The Attack on Paris (RELS 348)

Olivia Ward, in The Star magazine, reports that the attack on Paris exposes the old colonial wounds. The writer further states that savage attack on French satirical magazine has already sparkled another bitter debate: on religious sensitivity and freedom of speech.

The brutal killings of the editor, cartoonists and other staff of the irreverent satirical weekly Charlie Hebdo, along with two policemen, by terrorists in Paris was in my view a strategic strike, aiming at polarizing the French and European public. Most French citizens and other western countries strongly believe that Islam and possibly Al-Qaida propelled this act, as they believe that the name of their most respected elite in the person of prophet Mohammed was been ridiculed in the newspaper

Considering that relations between France and Islam were strongest in North Africa, where France established an empire snatched from Ottoman vassal and claimed Algeria, Tunisia and Morocco in the early twentieth century. The writer of this article is of the view that the attack on Paris might be revenge from the above-mentioned countries in retaliation to the ill treatment they received from them during the colonial era. He believes that the French needs to come to terms with their colonial past.

In this blog, I personally disagree with the writer’s view because I am of the opinion that most Muslims are not interested in terrorism neither are they interested in politics, much less political Islam. France is a country of 66 million, of which about 5 million is of Muslim heritage. Many Muslim immigrants in the postwar period to France came as labourers and were not literate people, and their grandchildren are rather distant from Middle Eastern fundamentalism, pursuing urban cosmopolitan culture such acquiring western education, excelling in sports and succeeding in other profitable activities that he will help enhance their standard of living.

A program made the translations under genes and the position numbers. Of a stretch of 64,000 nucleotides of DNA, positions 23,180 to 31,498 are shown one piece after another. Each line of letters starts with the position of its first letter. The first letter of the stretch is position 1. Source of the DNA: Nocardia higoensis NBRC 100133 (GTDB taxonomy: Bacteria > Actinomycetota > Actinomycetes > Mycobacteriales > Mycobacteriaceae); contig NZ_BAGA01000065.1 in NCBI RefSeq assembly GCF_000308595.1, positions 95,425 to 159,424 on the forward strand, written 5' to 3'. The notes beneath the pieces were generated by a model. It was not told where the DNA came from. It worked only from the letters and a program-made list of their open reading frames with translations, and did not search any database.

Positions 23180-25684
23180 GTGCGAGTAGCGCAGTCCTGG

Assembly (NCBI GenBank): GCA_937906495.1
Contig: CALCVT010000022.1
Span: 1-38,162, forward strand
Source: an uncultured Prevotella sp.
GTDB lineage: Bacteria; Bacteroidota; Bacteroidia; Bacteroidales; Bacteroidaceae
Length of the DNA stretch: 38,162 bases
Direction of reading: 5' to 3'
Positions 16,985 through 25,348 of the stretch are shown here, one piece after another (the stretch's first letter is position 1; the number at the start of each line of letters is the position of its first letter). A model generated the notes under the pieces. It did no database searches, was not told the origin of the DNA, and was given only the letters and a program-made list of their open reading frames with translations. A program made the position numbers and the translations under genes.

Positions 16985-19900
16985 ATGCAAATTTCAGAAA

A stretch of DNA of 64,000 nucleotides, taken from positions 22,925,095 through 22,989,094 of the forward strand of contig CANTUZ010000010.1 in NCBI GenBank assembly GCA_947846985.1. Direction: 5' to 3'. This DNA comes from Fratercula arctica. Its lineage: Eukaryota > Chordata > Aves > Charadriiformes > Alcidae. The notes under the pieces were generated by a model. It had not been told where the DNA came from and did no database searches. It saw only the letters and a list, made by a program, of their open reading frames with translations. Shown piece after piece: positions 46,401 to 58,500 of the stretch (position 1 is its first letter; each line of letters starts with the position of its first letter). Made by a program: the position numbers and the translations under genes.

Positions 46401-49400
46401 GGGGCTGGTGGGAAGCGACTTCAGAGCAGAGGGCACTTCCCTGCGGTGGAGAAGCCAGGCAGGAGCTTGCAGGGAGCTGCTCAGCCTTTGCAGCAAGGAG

Even though Western Muslims remain excluded from national dialogues regarding the question of social cohesion, the historical continuity of racial discrimination, coupled with a ramped up pursuit of strategic objectives across a number of Muslim countries during the last two decades have seen to it that an atmosphere of suspicion and hostility has permeated the public sphere in the US and revived the legacy of intolerance in Europe. This notion of the “West and the rest” prompted Edward Said to argue a lot in his book on orientalism. (Irwin 2006, p. 300) asserted that Orientalism fostered a plethora of narratives of oppression, and its argument fed into subaltern studies.

Therefore, in order to understand and counteract the violent behaviour of extremists, these tragic events should be examined in light of this context, rather than through the lens of free speech. By contrast, the abhorrent violence by some Muslims is a recent phenomenon, and one that must be confronted by addressing the failure of western liberalism to live up to its stated ideals, not by reflexively continuing to sing its praises.



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